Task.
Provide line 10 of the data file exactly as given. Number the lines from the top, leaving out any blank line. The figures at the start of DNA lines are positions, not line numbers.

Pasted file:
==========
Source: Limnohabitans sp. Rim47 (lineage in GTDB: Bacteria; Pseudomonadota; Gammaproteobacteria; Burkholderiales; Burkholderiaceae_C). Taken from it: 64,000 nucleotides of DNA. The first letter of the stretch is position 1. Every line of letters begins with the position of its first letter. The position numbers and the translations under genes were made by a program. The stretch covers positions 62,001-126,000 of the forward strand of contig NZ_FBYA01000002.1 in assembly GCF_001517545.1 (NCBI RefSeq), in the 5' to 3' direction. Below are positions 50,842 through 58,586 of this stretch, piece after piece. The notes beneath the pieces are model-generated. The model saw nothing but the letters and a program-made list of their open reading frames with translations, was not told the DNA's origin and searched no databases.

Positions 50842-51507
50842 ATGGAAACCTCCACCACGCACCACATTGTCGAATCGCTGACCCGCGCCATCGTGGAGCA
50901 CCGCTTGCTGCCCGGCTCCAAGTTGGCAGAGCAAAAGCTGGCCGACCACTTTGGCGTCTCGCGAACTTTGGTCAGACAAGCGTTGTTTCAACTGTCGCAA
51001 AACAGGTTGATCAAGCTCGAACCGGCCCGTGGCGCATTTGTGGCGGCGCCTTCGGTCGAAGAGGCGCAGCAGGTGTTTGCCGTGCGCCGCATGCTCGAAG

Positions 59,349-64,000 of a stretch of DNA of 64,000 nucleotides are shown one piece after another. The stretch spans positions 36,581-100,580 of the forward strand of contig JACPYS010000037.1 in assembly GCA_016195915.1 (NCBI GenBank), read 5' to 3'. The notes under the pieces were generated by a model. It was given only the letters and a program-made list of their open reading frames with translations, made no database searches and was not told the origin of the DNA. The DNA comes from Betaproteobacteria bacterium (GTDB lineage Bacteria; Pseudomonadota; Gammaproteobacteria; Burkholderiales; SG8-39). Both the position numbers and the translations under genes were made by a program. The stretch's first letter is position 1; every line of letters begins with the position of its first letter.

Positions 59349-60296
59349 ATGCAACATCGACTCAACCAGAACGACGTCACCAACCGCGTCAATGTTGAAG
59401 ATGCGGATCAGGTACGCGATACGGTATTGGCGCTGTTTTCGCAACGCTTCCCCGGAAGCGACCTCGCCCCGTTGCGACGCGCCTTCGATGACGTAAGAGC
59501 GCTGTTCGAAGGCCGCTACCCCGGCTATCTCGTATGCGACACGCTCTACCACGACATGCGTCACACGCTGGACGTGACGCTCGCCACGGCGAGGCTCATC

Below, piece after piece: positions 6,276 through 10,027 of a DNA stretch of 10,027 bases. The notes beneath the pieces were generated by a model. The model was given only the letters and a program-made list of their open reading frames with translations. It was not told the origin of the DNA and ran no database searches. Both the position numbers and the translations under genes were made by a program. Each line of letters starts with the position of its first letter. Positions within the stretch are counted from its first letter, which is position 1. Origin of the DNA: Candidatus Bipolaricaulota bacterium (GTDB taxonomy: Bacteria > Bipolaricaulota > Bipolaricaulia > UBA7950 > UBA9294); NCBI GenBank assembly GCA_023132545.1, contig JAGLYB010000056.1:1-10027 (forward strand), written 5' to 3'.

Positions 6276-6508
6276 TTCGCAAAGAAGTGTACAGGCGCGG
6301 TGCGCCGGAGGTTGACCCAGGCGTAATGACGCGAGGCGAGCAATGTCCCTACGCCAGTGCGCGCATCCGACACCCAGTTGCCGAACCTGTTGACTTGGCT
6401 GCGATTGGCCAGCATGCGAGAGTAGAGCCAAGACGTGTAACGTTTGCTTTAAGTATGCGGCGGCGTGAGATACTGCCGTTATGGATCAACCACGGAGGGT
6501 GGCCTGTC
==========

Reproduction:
59501 GCTGTTCGAAGGCCGCTACCCCGGCTATCTCGTATGCGACACGCTCTACCACGACATGCGTCACACGCTGGACGTGACGCTCGCCACGGCGAGGCTCATC